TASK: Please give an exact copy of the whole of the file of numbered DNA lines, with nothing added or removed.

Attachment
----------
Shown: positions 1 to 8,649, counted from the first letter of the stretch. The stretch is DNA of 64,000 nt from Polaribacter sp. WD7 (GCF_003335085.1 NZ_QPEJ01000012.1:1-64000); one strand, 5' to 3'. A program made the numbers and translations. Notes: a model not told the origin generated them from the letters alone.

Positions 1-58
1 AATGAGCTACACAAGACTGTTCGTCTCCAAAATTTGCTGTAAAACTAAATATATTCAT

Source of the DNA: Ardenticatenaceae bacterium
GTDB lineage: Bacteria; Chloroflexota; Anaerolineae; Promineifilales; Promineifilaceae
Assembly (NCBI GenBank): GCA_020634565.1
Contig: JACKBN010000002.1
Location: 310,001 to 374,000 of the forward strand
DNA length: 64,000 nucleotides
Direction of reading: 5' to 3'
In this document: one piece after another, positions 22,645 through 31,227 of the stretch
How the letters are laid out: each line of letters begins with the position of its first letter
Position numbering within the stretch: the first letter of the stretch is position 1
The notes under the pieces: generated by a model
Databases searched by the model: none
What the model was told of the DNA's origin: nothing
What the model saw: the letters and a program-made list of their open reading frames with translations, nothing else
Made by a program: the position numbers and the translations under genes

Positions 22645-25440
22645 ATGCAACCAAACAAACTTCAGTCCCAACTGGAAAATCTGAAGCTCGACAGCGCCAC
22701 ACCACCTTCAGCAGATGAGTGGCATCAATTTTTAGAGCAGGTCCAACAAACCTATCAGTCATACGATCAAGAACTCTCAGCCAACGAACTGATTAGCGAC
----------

Shown: positions 1 to 8,649, counted from the first letter of the stretch. The stretch is DNA of 64,000 nt from Polaribacter sp. WD7 (GCF_003335085.1 NZ_QPEJ01000012.1:1-64000); one strand, 5' to 3'. A program made the numbers and translations. Notes: a model not told the origin generated them from the letters alone.

Positions 1-58
1 AATGAGCTACACAAGACTGTTCGTCTCCAAAATTTGCTGTAAAACTAAATATATTCAT

Source of the DNA: Ardenticatenaceae bacterium
GTDB lineage: Bacteria; Chloroflexota; Anaerolineae; Promineifilales; Promineifilaceae
Assembly (NCBI GenBank): GCA_020634565.1
Contig: JACKBN010000002.1
Location: 310,001 to 374,000 of the forward strand
DNA length: 64,000 nucleotides
Direction of reading: 5' to 3'
In this document: one piece after another, positions 22,645 through 31,227 of the stretch
How the letters are laid out: each line of letters begins with the position of its first letter
Position numbering within the stretch: the first letter of the stretch is position 1
The notes under the pieces: generated by a model
Databases searched by the model: none
What the model was told of the DNA's origin: nothing
What the model saw: the letters and a program-made list of their open reading frames with translations, nothing else
Made by a program: the position numbers and the translations under genes

Positions 22645-25440
22645 ATGCAACCAAACAAACTTCAGTCCCAACTGGAAAATCTGAAGCTCGACAGCGCCAC
22701 ACCACCTTCAGCAGATGAGTGGCATCAATTTTTAGAGCAGGTCCAACAAACCTATCAGTCATACGATCAAGAACTCTCAGCCAACGAACTGATTAGCGAC